Upskirting is such a pretty word: it sounds like a charming village in Yorkshire, or an olde worlde custom, like swan-upping. Actually, it is nasty, and not as new as people claim. Fragonard depicts it in ‘The Swing’ (though obviously the young man had no camera). Margaret Thatcher, who was most reluctant to wear trousers, nevertheless did so when she knew she would have to climb a ladder, because she did not trust the photographers. Upskirting has been the raison d’etre of the Sunday Sport ever since it was founded in 1986. In 1993, the Mirror published close-up pictures, taken by a concealed camera, of Diana, Princess of Wales, when working out in a gym. It paid the gym-owner, who had set up the camera, more than £100,000. Mail Online has for many years been pretty much an upskirter’s paradise, except that it usually dispenses with the skirts. The problem has spread, however, because of technology. Upskirting is the pervert’s equivalent of the selfie — easily executed, easily disseminated and half-assumed by its perpetrators to be their human right. I don’t think poor Sir Christopher Chope understood all these things when he made his lone objection to the Voyeurism (Offences) Bill in Parliament last Friday. He was merely doing the backbencher’s job of trying to stop the government taking control of private members’ bills for its own political or presentational purposes. There is a question here for my own trade. A great many social media activities — including trolling and upskirting — are democratisations of habits which used to be Fleet Street’s exclusive property. Does our outrage at them reflect our anger at losing our monopoly?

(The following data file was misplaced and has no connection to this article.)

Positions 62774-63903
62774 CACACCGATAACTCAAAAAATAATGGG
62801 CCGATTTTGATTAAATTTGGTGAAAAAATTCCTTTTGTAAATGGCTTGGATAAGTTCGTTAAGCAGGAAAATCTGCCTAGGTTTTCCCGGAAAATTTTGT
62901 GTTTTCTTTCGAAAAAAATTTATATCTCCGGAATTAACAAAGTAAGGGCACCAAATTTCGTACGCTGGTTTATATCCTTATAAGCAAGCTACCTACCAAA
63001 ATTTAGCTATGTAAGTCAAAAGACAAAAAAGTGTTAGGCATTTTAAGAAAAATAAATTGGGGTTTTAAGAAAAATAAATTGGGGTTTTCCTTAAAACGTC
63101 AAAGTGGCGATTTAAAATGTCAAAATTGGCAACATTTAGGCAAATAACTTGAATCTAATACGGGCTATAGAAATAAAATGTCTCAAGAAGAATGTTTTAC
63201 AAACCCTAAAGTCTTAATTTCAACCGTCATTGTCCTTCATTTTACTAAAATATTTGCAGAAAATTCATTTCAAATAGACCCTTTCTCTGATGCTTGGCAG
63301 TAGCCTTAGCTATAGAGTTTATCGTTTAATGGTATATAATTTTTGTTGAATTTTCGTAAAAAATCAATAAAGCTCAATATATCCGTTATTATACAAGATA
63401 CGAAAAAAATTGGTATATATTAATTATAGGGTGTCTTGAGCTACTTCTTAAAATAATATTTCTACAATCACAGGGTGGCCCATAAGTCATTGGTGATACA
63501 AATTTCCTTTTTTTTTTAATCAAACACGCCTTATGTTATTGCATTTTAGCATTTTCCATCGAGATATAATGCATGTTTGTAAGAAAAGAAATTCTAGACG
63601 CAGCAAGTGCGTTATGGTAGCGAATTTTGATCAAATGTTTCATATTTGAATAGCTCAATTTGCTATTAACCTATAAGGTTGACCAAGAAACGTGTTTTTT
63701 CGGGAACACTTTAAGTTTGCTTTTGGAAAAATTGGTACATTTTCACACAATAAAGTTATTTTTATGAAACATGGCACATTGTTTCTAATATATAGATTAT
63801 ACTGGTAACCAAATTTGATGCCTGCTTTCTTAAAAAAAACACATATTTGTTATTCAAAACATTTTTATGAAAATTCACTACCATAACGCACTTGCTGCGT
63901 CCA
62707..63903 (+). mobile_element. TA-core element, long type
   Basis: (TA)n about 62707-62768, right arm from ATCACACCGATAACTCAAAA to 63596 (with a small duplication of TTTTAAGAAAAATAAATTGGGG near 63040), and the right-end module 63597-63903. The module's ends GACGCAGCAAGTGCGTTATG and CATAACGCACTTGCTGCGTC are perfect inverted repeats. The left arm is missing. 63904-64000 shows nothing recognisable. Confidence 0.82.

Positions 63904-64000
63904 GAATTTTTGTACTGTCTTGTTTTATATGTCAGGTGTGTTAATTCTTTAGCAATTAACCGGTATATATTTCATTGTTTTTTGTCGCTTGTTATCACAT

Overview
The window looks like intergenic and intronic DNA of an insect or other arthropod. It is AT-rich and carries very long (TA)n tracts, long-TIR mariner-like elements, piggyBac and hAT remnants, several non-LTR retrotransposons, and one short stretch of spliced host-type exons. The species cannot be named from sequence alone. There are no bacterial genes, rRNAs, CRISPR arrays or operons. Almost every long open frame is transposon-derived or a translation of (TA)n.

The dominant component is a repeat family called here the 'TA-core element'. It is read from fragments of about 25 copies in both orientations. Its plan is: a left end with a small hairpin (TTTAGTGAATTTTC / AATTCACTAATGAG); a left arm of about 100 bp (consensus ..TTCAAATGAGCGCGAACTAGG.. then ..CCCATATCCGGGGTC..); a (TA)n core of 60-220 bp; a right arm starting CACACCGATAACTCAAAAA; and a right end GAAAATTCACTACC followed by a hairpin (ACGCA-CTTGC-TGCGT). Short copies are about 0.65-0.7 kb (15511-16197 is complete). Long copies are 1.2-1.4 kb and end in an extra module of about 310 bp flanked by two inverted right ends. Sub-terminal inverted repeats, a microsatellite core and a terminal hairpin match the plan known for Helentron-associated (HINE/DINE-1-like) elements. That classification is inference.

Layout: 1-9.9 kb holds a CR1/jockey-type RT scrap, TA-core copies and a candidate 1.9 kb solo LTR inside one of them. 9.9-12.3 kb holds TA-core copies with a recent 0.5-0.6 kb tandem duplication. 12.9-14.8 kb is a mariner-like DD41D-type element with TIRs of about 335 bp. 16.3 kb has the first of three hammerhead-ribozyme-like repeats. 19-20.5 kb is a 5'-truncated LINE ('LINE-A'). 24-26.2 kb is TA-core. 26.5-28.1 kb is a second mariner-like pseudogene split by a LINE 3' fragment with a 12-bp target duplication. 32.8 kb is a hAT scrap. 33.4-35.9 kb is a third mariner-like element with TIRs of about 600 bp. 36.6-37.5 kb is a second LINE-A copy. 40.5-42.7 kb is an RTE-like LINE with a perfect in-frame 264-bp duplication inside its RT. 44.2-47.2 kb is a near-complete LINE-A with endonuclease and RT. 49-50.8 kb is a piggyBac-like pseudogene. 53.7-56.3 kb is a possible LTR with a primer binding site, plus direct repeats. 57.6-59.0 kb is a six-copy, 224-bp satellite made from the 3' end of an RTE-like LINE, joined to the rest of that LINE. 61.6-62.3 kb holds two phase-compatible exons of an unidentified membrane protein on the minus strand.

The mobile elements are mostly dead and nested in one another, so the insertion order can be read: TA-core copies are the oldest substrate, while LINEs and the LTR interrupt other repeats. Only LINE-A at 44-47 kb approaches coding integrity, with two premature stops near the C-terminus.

This is an extract from Charles Moore’s Spectator Notes, which appears in this week’s magazine